Every month we hold a customer conference call that all of our customers are invited to join. At the beginning of these conference calls we have a section on what is new in the online marketing world that we believe is worthy of your attention. Below is a video of the introduction of January’s conference call. This month the focus was not so much on new information, but rather a focus on moving your website analytics forward in the year ahead. The first topic discussed is increasing conversions by designing and testing landing pages to optimise them, the second topic is 10 new years resolutions to focus on with your Google Anlaytics account.
My Kindle got a good workout during the holiday break and one book that stood out as worth a comment was the Arnold Schwarzenegger biography – Total Recall. Man – what a motivated soul Mr Muscles is. Anyway, one part that relates to online marketing is his life in movies. Trust me there is something of value here.
Apparently when a movie was getting close to release the team would test screen what they had so far to an audience to survey their reaction. Having someone say they liked the movie wasn’t enough. They were looking for those who said they would rave about it to their friends whilst also seeing it multiple times themselves. Great scores in both these areas nearly always produced a fantastic result at the box office. And conversely low scores almost always meant it was time to re-shoot parts of the film to get things back on track.
Now I realize that not all businesses have the budget that a movie studio may have to “test screen” their product. That is fine. Fortunately for most businesses who have been trading for a while a lot of the answers can be found in their customer database.
What you are looking for is your customer’s expected lifetime value. This is a prediction of net profit amount attributed to the relationship they have with your business. Think of it in rather crude terms as the value of each of those customers who decide to come back again and again – just like those that did the same to see Arney’s latest classic. The more times they come back – the more they are worth.
It’s a simple concept to grasp but one rarely known by business owners.
For instance – last month I asked three business owners what the expected lifetime value of their customers were and received exactly the same response from each.
“I have no idea.”
All three provided a product or service that would be purchased multiple times by their customers over a twelve month period and had been trading successfully for many years. Even so, neither knew the amount.
“So what’s the problem with that?” I hear you say. Each is surviving well. Profits are being made. So why bother spending valuable management time digging out this fact? The simple answer being that not knowing this fact is going to make your future online marketing efforts a challenge.
You see each company existed within a category that was becoming more competitive online by the month. This was naturally pushing up their cost per lead and unless they knew their customer lifetime value they could end up spending more per lead than they would return in profits for the life of the customer. Not a happy space to be in as the year starts to ramp up.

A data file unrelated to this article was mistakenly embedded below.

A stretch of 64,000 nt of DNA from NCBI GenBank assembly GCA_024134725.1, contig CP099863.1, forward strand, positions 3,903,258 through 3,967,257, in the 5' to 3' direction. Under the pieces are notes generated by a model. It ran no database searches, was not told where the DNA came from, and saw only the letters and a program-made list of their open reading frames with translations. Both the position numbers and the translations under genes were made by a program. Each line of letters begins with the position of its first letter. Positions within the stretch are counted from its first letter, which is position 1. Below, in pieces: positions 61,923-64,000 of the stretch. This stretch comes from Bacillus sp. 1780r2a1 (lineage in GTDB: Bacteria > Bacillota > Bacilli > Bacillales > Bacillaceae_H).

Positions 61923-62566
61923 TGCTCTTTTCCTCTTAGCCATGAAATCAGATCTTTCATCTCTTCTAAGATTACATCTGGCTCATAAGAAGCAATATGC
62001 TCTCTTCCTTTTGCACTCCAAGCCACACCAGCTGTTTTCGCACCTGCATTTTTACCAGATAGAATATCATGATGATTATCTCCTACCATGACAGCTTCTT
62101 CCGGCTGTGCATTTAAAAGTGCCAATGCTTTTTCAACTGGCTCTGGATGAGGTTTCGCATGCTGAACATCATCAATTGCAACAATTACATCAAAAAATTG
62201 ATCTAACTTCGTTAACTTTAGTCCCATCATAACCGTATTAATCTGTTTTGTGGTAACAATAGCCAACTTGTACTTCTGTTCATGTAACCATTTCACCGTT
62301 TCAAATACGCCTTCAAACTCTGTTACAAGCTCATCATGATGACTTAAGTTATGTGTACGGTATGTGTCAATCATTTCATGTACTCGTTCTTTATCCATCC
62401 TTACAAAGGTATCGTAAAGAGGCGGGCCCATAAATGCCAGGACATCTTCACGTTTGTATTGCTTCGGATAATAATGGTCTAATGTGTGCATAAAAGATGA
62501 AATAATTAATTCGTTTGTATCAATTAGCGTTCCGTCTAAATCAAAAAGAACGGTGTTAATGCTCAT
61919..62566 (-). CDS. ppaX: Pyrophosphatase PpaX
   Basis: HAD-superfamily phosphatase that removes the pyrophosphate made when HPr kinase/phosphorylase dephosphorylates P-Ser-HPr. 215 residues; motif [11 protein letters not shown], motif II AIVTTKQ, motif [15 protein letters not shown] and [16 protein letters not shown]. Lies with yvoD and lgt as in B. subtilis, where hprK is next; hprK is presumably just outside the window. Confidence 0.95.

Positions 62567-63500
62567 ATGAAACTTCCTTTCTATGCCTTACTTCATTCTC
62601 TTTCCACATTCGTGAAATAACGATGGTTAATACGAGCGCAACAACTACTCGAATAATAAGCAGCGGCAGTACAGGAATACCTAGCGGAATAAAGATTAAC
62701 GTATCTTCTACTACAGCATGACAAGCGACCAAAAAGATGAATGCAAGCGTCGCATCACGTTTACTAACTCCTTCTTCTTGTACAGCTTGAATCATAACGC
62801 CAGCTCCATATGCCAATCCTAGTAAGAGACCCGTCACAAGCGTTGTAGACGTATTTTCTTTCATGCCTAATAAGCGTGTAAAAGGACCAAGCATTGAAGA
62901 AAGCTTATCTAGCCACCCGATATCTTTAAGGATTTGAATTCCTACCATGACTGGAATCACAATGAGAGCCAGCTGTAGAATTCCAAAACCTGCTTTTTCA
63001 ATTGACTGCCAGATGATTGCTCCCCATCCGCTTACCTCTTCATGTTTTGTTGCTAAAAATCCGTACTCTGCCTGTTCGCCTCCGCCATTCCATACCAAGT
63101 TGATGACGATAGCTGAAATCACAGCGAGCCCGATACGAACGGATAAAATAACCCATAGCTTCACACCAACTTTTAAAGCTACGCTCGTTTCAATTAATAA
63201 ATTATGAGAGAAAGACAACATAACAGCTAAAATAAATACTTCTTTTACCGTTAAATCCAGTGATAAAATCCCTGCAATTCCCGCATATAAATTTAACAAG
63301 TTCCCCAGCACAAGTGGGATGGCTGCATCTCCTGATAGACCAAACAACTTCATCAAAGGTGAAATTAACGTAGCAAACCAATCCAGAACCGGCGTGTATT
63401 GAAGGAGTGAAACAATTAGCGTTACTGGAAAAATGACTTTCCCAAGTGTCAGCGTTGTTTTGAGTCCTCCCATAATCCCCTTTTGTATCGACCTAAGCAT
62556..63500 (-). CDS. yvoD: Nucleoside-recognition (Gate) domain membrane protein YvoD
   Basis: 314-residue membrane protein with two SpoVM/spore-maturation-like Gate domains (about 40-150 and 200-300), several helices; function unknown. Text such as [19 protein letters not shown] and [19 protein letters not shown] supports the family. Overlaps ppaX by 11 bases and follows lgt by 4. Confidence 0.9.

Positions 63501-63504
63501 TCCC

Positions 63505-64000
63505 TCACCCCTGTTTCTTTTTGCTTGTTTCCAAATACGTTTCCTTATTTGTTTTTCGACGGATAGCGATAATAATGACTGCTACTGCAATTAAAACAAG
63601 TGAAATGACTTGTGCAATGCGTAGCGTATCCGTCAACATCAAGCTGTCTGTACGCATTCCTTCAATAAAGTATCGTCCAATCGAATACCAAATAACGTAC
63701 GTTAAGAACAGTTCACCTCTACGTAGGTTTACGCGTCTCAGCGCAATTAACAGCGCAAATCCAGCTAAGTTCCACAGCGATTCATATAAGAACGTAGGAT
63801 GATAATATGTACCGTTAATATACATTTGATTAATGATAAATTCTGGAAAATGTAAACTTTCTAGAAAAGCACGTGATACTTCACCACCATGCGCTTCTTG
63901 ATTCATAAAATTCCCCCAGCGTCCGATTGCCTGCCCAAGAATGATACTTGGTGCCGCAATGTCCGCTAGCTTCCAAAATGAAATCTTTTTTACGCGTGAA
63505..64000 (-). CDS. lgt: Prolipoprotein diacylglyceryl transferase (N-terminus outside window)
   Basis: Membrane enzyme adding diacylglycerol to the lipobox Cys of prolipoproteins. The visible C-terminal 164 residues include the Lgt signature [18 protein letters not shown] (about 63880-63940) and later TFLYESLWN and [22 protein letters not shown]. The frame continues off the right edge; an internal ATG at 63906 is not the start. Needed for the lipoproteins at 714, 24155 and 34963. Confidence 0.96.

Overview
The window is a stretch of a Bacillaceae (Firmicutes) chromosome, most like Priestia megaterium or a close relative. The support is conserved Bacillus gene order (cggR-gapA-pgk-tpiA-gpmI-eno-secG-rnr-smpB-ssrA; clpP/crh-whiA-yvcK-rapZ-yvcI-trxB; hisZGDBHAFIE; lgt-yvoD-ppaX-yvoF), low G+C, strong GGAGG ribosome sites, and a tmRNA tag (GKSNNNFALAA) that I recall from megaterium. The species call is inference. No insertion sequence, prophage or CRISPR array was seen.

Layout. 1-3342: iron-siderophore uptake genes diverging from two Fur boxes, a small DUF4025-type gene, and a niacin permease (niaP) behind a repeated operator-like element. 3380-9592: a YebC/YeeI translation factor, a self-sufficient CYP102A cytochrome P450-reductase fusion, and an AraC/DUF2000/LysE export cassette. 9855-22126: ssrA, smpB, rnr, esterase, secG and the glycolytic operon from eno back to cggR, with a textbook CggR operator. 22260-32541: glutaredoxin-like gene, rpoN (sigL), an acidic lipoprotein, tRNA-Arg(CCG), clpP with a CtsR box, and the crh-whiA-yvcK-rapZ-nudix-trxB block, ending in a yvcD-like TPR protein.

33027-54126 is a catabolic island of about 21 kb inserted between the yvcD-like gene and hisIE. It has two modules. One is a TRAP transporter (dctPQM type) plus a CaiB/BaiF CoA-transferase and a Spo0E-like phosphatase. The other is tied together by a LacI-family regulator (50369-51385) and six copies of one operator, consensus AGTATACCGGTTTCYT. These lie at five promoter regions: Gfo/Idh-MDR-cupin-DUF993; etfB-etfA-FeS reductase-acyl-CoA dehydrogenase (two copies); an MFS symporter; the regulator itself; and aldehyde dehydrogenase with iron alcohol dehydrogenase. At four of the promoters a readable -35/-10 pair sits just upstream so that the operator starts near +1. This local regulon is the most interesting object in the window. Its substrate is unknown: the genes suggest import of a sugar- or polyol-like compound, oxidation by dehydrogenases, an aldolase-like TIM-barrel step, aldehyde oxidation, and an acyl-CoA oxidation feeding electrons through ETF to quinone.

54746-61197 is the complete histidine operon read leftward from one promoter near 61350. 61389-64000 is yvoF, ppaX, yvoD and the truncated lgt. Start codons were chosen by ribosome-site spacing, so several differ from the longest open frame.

I can guarantee that a high proportion of your competitors will be in exactly the same space as these business owners. It’s just so much easier to think this way. It lets you treat all customers the same. Plus you avoid the hassle of allocating sales to customers to locate those that really do buy more than once.
But you are smarter than this. So don’t be afraid of the data. Get stuck in there and dig it all out for everyone to see. Here’s what may come up.
Scenario #1 The gift that only gives once.
I have seen a few customers uncover the sorry tale that this reveals. Yes you have a product that should be bought many times during the year by the same person but No none of your customers are taking you up on this.
All of those transactions were driven from new customers, with a fair dollop of marketing spend attached to them, buying for the first and last time. Lot’s of sales but hardly any profits. Some serious triage is required at a product or service level to sort this mess out and get people buying again. But once sorted, the results can be amazing as a new stream of repeat revenue floods the business with practically zero marketing costs attached to it.
Scenario #2 The gift that keeps on giving – but to just a select few
A step in the right direction this time. All the data analysis turned up some good news – there is a small selection of customers who bought more than once. Now all you need to do is find out what makes these people so different from the rest to make it easier to find more of them.
One customer I worked with found out that everyone of their repeat purchase group had a rural postal address way in the back blocks of the NZ countryside. Another sold a cosmetic product that were being purchased by a certain ethnic group. Neither could see this in their data beforehand but now, once revealed, it heralded a new approach to marketing to find more of these groups.
Scenario #3 – The gift that keeps on giving – to everyone.
Occasionally this one comes along and what a nice surprise it is when it does too. This is when the data shows a broad range of customers who are doing exactly as you hoped they would – buying more than once during the year.
Now it would be too much to ask for every customer to do this – so there are still a bundle who do the single purchase – but still the good news is there for all to see. The job now remains to a) follow the marketing thread back to see where these multiple purchasing customers came from so you can get more from this space while also b) motivating them to keep doing what they are doing and finally to c) explore ways to get more customers into the phase of purchasing again and again.